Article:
We all have several great careers within us. We could be entrepreneurs or educators. We could work in international development or investment banking. These careers could all lead to meaningful work. The greatest challenge many of us have is simply picking one.
For the professionals I’ve worked with to build a more meaningful career, one of the hardest things for them to do is commit to pursuing one career path. My coaching clients often have several different career interests that they want to pursue all at once. They feel like now is the time to explore before they get stuck going down one route. Yes, it’s so important to have a good assessment of which opportunities are best suited for you. But, when you’re ready to land a job, it’s time to pick one path and pursue it. Here’s why:
There’s No Right Answer
There is no perfect job out there waiting for you. There are several great jobs, but you don’t land a perfect job. You build it once you have a job. So, don’t get caught up wondering which path will lead to the best job. Just pick one and focus on finding a great job. The worst thing that can happen is that you find out you’re on the wrong path, learn a lot from that experience, and go down a different path.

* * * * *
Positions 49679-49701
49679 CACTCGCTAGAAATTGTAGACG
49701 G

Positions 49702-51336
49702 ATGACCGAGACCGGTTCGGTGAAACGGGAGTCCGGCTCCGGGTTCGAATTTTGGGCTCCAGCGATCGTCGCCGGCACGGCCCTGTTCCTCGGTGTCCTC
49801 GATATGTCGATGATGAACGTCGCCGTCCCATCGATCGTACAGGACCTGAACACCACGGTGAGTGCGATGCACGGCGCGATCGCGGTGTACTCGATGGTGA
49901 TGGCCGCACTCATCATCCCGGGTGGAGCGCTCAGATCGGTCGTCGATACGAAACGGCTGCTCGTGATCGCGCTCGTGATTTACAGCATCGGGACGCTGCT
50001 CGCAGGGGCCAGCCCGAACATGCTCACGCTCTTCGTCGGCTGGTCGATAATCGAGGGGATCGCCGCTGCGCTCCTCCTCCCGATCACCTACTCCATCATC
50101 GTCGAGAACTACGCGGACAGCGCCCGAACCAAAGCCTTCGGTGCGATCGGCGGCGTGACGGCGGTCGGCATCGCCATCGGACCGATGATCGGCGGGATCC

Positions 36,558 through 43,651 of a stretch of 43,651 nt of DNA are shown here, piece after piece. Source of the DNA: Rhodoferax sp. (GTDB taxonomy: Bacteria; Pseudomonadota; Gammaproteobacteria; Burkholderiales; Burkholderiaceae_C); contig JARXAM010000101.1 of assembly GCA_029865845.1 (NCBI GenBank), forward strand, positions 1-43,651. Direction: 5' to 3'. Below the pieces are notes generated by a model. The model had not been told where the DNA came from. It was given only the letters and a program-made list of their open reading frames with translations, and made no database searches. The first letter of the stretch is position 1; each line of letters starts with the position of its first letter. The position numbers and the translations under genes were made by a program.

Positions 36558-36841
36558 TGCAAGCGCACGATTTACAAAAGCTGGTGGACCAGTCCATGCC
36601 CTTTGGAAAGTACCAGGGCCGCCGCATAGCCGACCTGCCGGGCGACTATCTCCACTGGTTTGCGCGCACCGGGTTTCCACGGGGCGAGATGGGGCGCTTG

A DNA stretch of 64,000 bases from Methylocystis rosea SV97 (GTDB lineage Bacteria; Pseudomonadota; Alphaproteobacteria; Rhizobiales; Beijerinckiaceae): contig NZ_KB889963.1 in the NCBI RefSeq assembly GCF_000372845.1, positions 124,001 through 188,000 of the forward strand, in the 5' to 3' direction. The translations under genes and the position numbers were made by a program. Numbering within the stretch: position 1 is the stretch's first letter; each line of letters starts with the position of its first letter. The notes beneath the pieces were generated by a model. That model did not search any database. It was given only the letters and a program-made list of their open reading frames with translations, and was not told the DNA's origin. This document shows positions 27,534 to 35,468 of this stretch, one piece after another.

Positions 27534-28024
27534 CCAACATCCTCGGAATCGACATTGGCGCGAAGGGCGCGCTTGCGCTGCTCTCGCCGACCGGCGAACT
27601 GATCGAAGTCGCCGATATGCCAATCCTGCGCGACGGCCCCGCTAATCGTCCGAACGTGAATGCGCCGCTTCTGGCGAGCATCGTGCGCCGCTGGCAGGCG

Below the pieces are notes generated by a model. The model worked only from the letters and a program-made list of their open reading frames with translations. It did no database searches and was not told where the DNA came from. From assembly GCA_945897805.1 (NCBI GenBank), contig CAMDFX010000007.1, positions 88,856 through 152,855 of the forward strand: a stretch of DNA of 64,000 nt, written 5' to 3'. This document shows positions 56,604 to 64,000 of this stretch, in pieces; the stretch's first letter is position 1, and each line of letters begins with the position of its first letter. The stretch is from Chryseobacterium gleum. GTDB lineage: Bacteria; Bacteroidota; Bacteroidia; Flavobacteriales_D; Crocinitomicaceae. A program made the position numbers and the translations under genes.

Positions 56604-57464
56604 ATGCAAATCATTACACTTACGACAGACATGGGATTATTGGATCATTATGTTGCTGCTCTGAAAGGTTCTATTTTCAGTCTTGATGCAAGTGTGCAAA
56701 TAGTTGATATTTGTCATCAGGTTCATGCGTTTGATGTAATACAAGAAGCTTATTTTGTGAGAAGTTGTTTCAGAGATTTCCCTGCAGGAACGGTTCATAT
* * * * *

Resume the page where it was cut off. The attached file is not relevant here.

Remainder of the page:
Focus Beats Coverage
It’s tempting to invest time and energy developing all your different career paths so that you don’t miss any opportunities. But, if you’re putting 50% of your effort into two different paths, what are the chances that you land any of the opportunities you find? It’s better to stay focused on one career path. You’ll see fewer opportunities, but your chances of converting are much higher.
Momentum is Key
Many people treat pursuing career paths like picking which slide to go down at a water park. They think that once you commit, you’re stuck on that slide. But I see exploring career paths more like riding a bike. You slowly build momentum in a certain direction. If you’re going roughly the right way, you can always adjust your course and your momentum will quickly carry you in that new direction. Exploring a career path is no different. The connections you make and projects you work on are all building your career momentum. It’s easy to leverage these things if an unexpected opportunity arises or you decide to pursue an adjacent career path.
Hopefully, this gives you the confidence to pick a career path and get started! The only time I advise against getting out there is when you have no idea what type of work you’re interested in pursuing. It’s important to have a general idea of what really matters to you in your next job. That way you can evaluate whether you’re on your way to an exciting, meaningful career.
At Mission Driven, we offer career accelerator programs and coaching to help professionals figure out what really matters to them. If you’re interested in working with us, feel free to drop me a note.